Lighting: physics of light

Rainbow
Rainbow

Inspired by Light: Science and Magic by Hunter, Biver, and Fuqua I would like to discuss the fundamentals of lighting in the series Understanding Lighting: from physics to moods. Lighting deals with light, subject, and viewer. We discuss all three of them.
Essential characteristics of light (sources) are:

  • Brightness It makes quite a difference if we have to take a picture with only the moon shining instead of the sun. In general, the more light the better the quality of the pictures is. It is much easier to deal with too much light (almost closed Aperture and a very fast Shutter Speed), than too little light (the quality decreases substantially in the high ISO range). Also, light loses its brightness if it travels a long distant (look at the sky when it is dark, all of these starts are more powerful than our sun, however, we only see a tiny twinkle of each of them).
  • Color Normal light consists of light with different wave lengths. We see that when the sun shines during the rain: the rainbow. With the right mix of these colors it looks white. If this white light reflex on a red wall it reflects only red light. The way we see light is an interpretation of our brains of what we see. For example, we know that snow is white; although in a picture it may look gray we “see” it as white. A camera is not always able to do this intelligent interpretation of light. So, sometimes we have to help it by setting the White Balance to the right color temperature.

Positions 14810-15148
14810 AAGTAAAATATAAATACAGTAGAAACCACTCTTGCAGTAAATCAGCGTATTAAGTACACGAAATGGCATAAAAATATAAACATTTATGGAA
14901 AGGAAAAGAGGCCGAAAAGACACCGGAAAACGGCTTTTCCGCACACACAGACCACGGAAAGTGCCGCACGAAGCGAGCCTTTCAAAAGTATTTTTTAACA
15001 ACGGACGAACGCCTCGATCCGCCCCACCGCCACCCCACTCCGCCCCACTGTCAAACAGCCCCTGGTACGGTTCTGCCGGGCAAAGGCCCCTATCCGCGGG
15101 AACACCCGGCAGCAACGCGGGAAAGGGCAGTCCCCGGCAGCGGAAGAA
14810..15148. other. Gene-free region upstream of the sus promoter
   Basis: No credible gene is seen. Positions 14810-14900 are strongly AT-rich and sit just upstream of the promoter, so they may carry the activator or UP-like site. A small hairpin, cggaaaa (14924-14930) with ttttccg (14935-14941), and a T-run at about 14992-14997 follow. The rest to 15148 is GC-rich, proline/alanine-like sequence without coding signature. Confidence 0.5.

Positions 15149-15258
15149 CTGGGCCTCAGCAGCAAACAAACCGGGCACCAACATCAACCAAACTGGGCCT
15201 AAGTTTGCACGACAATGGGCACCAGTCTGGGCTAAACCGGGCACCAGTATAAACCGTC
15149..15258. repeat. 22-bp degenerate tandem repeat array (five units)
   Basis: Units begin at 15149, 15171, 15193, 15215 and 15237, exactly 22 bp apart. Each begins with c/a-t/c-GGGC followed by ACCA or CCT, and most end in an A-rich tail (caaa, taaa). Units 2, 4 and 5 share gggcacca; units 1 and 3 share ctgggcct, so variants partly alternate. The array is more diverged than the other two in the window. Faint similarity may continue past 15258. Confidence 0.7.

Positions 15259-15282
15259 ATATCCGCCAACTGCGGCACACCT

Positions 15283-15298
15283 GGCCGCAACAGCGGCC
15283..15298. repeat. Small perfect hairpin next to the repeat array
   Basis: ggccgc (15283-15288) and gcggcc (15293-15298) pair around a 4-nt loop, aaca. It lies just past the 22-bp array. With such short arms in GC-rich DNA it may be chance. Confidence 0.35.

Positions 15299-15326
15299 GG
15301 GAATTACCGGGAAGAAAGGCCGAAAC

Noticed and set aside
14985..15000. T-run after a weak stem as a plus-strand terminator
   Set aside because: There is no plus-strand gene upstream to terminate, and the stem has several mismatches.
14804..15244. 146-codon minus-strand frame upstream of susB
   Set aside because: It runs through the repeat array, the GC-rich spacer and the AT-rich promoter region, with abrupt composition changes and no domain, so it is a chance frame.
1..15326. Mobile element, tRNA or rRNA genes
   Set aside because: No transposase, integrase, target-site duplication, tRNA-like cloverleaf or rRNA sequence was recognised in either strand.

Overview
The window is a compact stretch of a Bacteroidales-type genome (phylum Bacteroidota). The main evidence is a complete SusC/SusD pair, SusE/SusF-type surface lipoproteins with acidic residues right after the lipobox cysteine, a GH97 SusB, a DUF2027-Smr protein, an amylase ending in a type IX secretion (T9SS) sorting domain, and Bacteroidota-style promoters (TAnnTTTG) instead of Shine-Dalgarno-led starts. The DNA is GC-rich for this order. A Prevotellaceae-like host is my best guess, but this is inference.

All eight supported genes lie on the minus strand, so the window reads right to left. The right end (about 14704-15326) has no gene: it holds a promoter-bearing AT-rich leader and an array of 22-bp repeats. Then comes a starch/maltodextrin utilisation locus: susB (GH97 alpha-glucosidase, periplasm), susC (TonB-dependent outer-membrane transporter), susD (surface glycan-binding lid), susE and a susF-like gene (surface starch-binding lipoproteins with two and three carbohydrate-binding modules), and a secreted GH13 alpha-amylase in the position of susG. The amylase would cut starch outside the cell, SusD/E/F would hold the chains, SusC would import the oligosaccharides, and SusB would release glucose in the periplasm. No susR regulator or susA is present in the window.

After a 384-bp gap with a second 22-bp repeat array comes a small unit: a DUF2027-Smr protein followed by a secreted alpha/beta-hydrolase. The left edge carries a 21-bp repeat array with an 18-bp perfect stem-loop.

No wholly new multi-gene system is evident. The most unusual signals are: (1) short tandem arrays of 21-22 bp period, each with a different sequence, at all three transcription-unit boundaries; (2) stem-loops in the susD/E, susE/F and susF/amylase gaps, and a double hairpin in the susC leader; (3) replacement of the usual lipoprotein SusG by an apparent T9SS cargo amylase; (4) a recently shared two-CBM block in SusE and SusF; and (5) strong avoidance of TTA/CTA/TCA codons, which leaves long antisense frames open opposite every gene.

• Size of the source On sunny days with a blue sky the shadows are harsh. On cloudy days there are hardly any shadows. In the first case we have a very small light source and in the latter a very large one, resulting in, respectively, direct and diffuse light.

Reflections on a subject play an important role in photography, because in a sense they create new light sources with their own characteristics. For example, a reflection on a non-glossy subject like a matte wall causes a diffuse reflection (reduction in brightness). As mentioned above, if light reflects on a red subject, it reflects only red light and absorbs all other colors (change of color). Also, if the light reflects on a (small) mirror-like subject, it creates a (tiny) light source producing harsh shadows; this is called direct reflection (change of size of light source).
The viewer is of course our camera. When we shoot outdoors and when we are not happy with the position of the light source, the sun, the only remedy is to change the position of the camera. In a studio, however, we have the additional possibility to change the position of the light source(s). Also, we can use soft boxes instead of waiting for the clouds. Furthermore, we can use reflectors, “producing” warm of cold light, to light the subject from different angles.
So, now that we know more about light, the next step is lighting setups. This is the topic of the next blog.